A Drop of Hope Spreads: fighting polio in Pakistan

So much of our world is marked by places, where hope has been abandoned. Great swaths of the globe exist, where hope disappeared even before it opened its eyes.

From Honduras to Nigeria to Myanmar, bad things happen because that’s what is expected.

But what happens when good will and good planning struggles, fights and wins out? Do we hear those stories?

Here’s a story about a struggle that could be transported to many places. It’s the struggle to overcome polio in Pakistan, one of the three remaining places in the world today where polio flourishes.

It’s a struggle against poverty, and a lack of skills and manpower. But mostly against fear fed by ignorance, ill-begotten conspiracies and nurtured by violence and trauma. From 2012 onward, Pakistan’s Taliban swore a war against the effort to fight polio in the country, attaching wild claims to the effort led by the World Health Organization.

Dozens of polio workers and their security died or were injured. In this situation, it is best to hire a head injury lawyer who can help the victims claim compensation and give legal counseling.

“Every Last Child” is a remarkable documentary that depicts the uncertain struggle against the virus and those who fight the effort to eradicate it. It captures the struggle of a family, who have lost a member to the violence and who vow to do what’s needed for Pakistan’s children. It shows the despair of a father, who learns that his infant son is a new victim of polio. And it takes you on the daily rounds of someone stricken by polio as a child and condemned to heart-breaking poverty and isolation as an adult.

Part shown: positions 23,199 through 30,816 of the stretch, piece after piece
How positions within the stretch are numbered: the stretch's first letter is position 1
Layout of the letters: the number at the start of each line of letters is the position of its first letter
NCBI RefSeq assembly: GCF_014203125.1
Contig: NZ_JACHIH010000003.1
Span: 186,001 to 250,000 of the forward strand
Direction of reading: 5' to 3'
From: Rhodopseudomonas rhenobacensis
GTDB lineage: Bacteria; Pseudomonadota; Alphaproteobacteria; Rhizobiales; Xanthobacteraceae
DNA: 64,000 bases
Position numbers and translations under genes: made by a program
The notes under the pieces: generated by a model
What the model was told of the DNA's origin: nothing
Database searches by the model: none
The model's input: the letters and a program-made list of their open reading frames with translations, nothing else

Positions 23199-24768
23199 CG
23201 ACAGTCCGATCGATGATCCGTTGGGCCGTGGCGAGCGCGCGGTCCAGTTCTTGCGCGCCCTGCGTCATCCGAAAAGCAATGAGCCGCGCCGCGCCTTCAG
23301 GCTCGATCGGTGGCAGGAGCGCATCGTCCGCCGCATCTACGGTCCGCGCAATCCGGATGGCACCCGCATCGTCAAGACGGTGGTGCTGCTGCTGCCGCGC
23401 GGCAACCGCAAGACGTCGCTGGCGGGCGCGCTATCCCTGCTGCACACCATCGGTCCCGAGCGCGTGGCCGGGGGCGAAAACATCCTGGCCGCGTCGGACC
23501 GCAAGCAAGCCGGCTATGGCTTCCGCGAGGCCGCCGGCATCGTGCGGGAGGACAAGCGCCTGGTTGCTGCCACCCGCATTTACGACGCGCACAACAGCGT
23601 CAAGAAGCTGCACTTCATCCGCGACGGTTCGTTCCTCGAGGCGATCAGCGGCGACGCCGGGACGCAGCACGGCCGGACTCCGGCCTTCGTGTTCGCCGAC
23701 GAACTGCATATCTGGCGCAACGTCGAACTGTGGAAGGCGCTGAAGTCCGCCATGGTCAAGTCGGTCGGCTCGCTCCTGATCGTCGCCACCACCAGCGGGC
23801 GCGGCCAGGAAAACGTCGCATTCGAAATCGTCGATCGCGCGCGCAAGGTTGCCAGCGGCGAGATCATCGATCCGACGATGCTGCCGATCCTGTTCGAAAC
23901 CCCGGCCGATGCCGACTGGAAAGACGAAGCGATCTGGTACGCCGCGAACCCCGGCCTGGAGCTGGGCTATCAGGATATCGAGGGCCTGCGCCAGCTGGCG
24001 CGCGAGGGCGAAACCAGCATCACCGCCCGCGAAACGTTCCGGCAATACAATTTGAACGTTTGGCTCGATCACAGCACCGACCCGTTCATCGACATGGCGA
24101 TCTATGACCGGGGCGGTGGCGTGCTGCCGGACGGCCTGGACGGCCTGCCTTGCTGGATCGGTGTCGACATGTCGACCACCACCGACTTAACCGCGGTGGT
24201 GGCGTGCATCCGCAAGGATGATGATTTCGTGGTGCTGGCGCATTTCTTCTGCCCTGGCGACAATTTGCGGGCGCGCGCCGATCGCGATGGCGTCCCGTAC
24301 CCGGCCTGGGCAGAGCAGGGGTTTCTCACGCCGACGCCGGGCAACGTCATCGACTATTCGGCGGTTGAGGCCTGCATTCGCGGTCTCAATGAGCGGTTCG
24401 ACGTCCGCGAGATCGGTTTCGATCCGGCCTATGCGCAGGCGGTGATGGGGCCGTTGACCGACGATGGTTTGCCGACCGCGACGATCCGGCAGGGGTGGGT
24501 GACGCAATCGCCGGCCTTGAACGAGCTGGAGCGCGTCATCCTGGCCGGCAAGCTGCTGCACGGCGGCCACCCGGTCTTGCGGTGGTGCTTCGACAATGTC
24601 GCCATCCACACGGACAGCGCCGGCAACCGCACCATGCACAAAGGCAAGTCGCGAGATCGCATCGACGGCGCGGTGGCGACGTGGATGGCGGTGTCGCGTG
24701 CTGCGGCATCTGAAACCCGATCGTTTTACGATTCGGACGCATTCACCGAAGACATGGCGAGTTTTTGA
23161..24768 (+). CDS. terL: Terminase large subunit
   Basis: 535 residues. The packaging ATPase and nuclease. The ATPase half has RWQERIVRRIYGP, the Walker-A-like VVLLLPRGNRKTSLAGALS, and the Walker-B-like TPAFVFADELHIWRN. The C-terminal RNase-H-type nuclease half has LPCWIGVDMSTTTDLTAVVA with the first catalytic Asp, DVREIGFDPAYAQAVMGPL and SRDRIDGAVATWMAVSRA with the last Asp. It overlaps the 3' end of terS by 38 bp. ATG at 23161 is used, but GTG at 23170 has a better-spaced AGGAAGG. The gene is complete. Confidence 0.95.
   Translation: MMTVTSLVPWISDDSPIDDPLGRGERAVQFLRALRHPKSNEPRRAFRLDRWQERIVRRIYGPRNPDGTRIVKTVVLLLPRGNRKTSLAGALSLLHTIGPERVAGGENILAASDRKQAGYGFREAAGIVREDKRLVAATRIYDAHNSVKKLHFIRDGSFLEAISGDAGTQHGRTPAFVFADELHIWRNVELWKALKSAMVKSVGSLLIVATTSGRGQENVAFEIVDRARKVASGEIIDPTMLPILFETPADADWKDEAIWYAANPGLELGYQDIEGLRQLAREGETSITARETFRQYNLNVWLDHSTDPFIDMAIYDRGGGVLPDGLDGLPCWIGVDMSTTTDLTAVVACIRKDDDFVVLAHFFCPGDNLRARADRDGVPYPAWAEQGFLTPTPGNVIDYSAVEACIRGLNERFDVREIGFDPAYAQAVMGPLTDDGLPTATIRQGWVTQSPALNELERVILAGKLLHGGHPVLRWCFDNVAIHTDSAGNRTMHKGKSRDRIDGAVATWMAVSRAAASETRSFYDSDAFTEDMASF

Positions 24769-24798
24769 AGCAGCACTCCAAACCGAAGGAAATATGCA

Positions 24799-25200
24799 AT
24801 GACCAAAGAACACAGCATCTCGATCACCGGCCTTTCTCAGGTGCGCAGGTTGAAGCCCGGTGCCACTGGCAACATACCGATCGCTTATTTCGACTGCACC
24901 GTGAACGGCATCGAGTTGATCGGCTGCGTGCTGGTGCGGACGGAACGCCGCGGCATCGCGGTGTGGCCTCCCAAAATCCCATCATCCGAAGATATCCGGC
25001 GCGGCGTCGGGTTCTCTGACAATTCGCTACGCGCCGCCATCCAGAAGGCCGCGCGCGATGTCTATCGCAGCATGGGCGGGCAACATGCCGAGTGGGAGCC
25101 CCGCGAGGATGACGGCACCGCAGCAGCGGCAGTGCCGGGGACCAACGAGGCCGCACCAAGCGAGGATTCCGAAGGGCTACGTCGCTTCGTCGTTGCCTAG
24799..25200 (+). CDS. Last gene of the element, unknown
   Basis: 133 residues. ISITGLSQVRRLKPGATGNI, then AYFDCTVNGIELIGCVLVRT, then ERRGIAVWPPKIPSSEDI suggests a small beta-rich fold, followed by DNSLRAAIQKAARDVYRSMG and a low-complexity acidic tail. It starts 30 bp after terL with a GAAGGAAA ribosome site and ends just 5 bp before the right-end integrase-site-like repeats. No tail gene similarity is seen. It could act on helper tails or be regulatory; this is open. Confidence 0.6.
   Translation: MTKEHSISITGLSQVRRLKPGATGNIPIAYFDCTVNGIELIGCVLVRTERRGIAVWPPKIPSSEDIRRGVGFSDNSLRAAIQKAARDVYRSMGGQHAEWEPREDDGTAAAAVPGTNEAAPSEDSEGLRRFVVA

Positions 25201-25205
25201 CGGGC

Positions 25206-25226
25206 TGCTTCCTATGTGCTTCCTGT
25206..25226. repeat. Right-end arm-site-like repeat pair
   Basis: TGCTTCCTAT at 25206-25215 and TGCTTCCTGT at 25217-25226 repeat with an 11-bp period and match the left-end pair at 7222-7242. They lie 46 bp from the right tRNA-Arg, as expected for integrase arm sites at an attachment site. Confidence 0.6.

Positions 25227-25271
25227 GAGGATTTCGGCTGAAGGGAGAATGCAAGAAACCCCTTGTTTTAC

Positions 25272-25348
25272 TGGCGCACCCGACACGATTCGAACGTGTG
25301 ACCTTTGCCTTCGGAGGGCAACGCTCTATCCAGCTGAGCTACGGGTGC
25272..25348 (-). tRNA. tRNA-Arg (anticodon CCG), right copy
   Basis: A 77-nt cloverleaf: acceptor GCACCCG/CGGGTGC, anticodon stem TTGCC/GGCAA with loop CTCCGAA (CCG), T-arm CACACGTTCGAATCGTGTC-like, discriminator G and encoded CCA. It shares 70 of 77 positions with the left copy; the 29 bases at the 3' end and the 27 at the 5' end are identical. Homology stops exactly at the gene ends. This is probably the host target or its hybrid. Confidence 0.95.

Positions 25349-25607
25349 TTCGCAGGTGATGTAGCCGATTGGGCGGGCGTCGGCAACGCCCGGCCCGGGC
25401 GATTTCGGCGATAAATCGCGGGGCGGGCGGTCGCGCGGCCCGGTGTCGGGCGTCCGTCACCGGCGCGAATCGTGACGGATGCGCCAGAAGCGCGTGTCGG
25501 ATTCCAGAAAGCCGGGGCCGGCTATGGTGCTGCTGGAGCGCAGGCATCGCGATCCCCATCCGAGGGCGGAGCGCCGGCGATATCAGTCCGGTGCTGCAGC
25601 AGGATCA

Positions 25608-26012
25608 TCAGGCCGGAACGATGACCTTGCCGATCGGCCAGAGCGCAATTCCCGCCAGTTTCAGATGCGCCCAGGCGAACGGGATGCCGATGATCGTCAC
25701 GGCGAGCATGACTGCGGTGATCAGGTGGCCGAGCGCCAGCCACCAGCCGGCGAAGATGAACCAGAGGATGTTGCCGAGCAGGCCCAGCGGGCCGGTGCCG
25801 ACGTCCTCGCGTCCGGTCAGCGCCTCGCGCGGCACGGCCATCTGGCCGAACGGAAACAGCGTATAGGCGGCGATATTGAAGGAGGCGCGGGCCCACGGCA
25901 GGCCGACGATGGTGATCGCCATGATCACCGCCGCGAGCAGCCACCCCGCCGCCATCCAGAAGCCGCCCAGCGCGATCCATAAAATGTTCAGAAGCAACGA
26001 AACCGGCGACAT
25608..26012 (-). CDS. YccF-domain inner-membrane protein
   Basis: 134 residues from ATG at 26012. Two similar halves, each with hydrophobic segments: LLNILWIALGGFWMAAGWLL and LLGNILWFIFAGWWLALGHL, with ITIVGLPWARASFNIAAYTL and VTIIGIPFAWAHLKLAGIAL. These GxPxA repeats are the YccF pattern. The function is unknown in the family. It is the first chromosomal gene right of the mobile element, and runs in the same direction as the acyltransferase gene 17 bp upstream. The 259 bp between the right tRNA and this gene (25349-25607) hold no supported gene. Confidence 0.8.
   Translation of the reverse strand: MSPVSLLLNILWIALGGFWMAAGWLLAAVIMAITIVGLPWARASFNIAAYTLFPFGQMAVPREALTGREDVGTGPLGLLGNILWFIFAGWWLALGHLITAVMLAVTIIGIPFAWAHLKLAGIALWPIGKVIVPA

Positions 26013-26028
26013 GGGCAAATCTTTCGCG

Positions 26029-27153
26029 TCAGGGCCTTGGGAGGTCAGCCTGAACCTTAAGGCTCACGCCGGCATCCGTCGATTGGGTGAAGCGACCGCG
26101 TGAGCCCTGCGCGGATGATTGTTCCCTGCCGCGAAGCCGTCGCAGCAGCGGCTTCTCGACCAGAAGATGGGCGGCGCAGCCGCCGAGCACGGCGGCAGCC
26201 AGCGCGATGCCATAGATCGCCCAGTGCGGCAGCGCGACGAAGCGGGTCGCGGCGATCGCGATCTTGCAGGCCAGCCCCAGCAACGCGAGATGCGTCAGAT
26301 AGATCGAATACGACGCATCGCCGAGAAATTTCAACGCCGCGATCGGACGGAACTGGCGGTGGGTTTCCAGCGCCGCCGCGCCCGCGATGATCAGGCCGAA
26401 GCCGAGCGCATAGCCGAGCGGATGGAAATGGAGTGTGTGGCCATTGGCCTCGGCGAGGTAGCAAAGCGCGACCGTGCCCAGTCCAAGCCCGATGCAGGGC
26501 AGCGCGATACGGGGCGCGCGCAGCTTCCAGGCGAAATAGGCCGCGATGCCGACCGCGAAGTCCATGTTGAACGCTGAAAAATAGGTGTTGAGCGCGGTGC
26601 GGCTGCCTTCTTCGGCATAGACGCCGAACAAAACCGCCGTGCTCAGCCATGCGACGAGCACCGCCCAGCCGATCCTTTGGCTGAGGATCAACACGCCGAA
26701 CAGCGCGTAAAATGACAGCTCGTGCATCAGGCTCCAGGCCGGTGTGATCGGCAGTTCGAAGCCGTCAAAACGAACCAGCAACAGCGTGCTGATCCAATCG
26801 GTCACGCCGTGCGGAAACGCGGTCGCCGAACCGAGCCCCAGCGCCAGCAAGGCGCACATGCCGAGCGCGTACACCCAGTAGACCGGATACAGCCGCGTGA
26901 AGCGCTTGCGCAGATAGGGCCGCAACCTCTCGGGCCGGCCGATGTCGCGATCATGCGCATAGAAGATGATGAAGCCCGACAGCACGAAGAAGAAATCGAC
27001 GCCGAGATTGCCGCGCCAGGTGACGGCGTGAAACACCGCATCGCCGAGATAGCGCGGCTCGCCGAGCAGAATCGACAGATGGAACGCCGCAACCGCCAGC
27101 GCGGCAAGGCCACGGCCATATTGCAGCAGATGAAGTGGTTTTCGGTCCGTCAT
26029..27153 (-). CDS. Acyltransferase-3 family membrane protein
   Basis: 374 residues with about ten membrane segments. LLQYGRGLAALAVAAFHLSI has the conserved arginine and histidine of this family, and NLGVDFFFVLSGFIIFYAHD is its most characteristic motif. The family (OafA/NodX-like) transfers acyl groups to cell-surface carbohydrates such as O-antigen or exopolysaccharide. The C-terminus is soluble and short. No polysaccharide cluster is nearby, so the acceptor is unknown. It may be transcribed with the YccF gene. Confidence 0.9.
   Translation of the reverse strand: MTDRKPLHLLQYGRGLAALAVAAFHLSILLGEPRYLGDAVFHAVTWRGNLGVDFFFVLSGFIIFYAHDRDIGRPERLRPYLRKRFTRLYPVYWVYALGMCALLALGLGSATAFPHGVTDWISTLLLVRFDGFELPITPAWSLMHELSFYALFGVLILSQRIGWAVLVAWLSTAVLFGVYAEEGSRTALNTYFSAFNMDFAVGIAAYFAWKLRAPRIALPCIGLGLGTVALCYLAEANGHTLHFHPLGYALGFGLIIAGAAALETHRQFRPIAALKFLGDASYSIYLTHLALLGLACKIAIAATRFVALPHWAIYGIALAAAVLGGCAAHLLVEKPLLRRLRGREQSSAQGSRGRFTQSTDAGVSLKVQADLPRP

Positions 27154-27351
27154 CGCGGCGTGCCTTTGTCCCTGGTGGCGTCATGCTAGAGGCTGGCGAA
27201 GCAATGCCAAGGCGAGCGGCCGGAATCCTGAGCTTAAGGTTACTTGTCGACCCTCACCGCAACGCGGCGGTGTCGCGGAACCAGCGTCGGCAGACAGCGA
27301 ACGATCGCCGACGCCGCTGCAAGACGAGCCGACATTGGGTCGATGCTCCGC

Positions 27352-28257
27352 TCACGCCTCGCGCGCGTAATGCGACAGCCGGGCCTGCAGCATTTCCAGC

What seems impossible is made possible, however. How this takes place is detailed in the story-telling talents of director Tom Roberts. But almost as important as the story-line is documentary’s ability to capture visually and emotionally the lives and realities of Pakistanis.

The movie will be shown at the Gene Siskel theater from Friday, June 12th to Monday, June 15th. There will be a discussion led by Pakistan’s Consul General at the theater after the Friday screening.

This is both a story of Pakistan and the vast world we come from.


What heartbreak in a place that deeply touches you, calls for a new ending, and new hope?








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